You Should Know Your Audience!

A friend of mine emailed me the graphic which I have shown above – along with this note: “Please take a look at the attached, the head for a one-page magazine article (no, I didn’t design it), and tell me if it’s as awful as I think. I guess I’m worried that there’s some recent trend I’m not aware of, that this is representative of, and it’s cutting-edge instead of just shitty.”

My reply: I  don’t think it’s “shitty” — but, it just doesn’t do anything for me from a design perspective –  nor from a typography  perspective — and, in my opinion, it probably didn’t work for the magazine’s niche audience: the target audience that the article was intending to reach. It looks as if the designer had some basic training, but just didn’t know (or care) anything about the article – or the magazine’s audience.  So he/she just placed some big type  on the page – in order to meet the magazine’s deadline.

It’s actually not about “cutting-edge” design. Any design style (new, old, cutting edge, whatever) should attempt to get some audience response – either negative, or positive, based upon the article’s content. The “design” should not just be placed on the page to fill up space.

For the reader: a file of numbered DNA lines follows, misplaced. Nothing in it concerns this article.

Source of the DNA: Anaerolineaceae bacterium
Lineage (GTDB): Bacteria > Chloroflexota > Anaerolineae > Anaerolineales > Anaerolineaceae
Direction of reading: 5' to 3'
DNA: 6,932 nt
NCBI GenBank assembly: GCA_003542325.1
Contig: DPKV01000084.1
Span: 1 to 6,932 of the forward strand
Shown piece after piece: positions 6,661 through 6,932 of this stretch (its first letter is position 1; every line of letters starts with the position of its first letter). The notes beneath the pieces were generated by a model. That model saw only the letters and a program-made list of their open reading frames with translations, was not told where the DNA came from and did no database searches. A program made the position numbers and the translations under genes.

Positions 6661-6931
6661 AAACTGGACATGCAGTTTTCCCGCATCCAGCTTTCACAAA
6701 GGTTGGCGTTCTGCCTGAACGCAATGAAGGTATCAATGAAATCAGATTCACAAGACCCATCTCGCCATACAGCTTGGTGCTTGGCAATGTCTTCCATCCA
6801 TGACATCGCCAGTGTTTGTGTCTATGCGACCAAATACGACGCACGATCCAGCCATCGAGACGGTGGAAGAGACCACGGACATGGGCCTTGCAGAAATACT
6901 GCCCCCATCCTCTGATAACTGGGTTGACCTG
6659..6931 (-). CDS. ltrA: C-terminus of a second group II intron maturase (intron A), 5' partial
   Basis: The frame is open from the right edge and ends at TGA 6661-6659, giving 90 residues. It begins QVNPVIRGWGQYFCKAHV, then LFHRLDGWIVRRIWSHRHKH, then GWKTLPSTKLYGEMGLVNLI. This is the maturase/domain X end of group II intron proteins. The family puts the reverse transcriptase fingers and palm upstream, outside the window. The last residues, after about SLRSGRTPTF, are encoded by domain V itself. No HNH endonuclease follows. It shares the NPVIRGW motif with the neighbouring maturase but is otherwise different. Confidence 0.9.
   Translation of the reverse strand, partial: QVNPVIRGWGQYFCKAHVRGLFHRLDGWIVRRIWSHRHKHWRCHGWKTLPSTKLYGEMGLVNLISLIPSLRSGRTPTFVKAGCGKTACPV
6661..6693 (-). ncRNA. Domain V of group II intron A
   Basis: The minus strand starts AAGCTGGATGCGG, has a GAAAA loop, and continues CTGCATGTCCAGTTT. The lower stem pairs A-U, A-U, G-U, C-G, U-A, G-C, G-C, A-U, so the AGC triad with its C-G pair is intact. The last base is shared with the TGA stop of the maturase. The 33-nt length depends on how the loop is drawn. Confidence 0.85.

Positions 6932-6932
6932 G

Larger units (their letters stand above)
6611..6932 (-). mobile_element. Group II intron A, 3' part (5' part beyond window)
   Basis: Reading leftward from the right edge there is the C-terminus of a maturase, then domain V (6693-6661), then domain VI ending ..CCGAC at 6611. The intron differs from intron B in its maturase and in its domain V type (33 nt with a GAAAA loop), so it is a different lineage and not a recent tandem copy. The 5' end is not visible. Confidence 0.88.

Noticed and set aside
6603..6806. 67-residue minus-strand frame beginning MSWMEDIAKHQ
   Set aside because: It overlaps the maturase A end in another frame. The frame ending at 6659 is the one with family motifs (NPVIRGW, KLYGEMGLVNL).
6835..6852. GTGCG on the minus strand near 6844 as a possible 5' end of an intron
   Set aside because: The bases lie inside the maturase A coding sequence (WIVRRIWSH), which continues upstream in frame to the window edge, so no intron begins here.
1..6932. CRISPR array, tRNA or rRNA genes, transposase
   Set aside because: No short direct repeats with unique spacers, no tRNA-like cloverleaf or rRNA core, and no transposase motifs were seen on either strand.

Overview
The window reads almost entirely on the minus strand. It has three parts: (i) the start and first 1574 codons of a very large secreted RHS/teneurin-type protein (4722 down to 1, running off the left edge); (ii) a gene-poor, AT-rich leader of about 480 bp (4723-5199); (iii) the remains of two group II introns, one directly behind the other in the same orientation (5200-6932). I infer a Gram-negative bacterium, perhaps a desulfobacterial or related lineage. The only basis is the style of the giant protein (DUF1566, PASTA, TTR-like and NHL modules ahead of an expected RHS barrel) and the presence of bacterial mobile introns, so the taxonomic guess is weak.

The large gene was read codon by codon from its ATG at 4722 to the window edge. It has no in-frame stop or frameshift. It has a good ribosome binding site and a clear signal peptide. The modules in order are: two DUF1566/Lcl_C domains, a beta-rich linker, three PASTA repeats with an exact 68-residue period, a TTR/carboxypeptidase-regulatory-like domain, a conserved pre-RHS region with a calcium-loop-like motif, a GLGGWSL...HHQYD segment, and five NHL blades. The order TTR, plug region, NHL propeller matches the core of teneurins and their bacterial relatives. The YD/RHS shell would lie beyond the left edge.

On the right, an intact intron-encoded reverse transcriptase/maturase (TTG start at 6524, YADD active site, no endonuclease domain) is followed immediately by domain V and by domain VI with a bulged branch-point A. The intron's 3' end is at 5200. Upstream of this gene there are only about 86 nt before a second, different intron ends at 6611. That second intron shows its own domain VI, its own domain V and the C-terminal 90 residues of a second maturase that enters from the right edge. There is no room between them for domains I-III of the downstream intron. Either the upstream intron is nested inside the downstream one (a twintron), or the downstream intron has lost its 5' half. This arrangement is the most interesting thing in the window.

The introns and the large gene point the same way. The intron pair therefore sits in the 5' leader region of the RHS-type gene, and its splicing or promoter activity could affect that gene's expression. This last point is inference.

BTW, I reproduced the ad in the above graphic, but replaced the name of the company, organization, or product with some gibberish text.

About Nate Marks

We live and work in a world of visual images.
This entry was posted in Branding, Business, Design, Marketing and tagged , , , , , , , . Bookmark the permalink.

One Response to You Should Know Your Audience!

  1. Mike Willett says:

    This would appear to be an attempt to “just get something in print, fast.” Never mind if it attracts, is easy to read, communicates the message, or much of anything else other than taking up space. If you are wondering if this is a new approach, my answer would be yes, the one of laziness, lack of training, no appreciation or attempt to market much of anything.

    Sound familiar? If it doesn’t “sound” familiar, just take a look around your environment. We live in an age where schools can’t even teach people to speak properly, let alone convey any kind of message or meaning, and it goes all the way from elementary school through college. With that in mind, I would suggest that the design we are discussing fits right in. That would be a wrong conclusion to come to for the business owner that is trying to expand that business.

    If you don’t care whether you sell anything, get in line for the fast and easy methods of today, and you’ll be right on track to fail. It’s the little things that add up over time and eat the lunch of future business.

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